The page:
Being a citizen in a free country, like the United States, is a great privilege.  So, I’m sure, is running for President.  But both duties are more than what we want for ourselves.  It seems counter-intuitive.  It’s my vote, not yours.  I’ll vote for selfish reasons, and what I want.  You can feel free to do the same.  But our democracy can’t function that way. We have seen how being selfish and divided creates a volatile atmosphere in our society. It is not what is in the best interest of the country as a whole.  To truly do our duty as citizens, we must think beyond what we want for ourselves, for our own selfish interest.  We must also care about what is best for our fellow citizens.  I can’t just want my rights and freedoms secured, if I want to also secure our democracy.  I must want the rights and freedoms of my fellow citizens secured, even if I can’t stand their opinions.

The same is true for the candidates running for President.  I feel confident that Clinton gets the self-sacrifice required to run for President.  I am confident that Trump never will.  He has spent the majority of his campaign bragging about himself. Notice that Clinton brags about the country.  She makes the conversation about us, not her.  He makes it about himself.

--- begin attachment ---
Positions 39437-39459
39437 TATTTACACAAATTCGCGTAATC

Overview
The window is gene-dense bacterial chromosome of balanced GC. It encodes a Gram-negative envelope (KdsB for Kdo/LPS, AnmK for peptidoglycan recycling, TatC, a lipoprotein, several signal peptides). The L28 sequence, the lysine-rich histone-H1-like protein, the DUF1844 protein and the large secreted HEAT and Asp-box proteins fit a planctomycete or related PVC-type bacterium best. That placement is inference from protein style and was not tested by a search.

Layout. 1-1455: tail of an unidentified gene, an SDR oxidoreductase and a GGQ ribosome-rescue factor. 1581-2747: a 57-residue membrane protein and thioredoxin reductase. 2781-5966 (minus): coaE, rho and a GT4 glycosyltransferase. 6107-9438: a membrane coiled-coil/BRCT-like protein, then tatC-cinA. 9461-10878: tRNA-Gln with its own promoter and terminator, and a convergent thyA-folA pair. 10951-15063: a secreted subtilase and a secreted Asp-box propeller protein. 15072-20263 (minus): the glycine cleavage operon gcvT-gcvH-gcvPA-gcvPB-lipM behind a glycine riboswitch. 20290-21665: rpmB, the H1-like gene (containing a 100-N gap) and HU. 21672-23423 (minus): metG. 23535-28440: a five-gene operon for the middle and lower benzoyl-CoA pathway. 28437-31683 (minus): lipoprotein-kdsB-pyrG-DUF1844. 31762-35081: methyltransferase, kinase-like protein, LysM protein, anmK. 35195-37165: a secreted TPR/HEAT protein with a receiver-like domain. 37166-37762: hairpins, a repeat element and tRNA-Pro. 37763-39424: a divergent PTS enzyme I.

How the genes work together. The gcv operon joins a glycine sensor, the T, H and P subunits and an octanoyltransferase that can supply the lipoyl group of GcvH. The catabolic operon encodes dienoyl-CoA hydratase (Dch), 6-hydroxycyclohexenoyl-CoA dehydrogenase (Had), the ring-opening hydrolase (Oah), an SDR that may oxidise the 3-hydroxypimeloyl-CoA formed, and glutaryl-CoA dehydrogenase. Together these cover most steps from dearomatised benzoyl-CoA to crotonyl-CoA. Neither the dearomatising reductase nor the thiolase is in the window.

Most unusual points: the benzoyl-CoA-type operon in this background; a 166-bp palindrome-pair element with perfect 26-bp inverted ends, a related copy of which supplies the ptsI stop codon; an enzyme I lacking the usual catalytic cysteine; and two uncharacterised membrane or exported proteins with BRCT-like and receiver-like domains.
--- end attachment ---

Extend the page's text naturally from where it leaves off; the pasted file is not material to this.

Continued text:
So here is my pitch to the 3rd party candidates.  You know you can’t win.  I’m sorry. It sucks that it can’t be “easier”, to push the needle.  But this is the reality. We have less than 2 weeks out, and the best you can hope for, is that you hand Trump the Presidency, by fracturing a vote that will never be anywhere close enough to allow any of you to win.

If you ran, because you genuinely and truly want to help this country, then do that now.  Do the unselfish thing and drop out.  Endorse Hillary Clinton as the only candidate who can win, and should win.  Who is qualified and the best person for the job. It seems outrageous to ask, I’m sure. I’m also sure you’ve been asked countless times to drop out.  But I have to try.  There are many reasons to be scared, during this election season.

  1. We will have a lot of unlikely voters this year
    • No, not enough for you to win
    • They won’t be in the polls, so they will turn the polls inside out
      • no, not significantly in your favor
  2. We will have, as always, people who won’t vote, because they want to be lazy and say “my vote doesn’t count” – that always helps the GOP
  3. Trump is dangerous to our Democracy, in a way that has never occurred, in the history of this nation
    • He wants to limit the freedom of the press
    • He wants to sue or jail anyone who doesn’t support him or lift him up (the exact rhetoric of a tyrant)
    • He doesn’t know or understand the constitution
    • He has had (at last count 11) numerous allegations of sexual assault, coupled with audio/video of him bragging about how his power let’s him commit sexual assault
    •  He wants to use nuclear weapons, while he has no education on the matter or understanding of the implications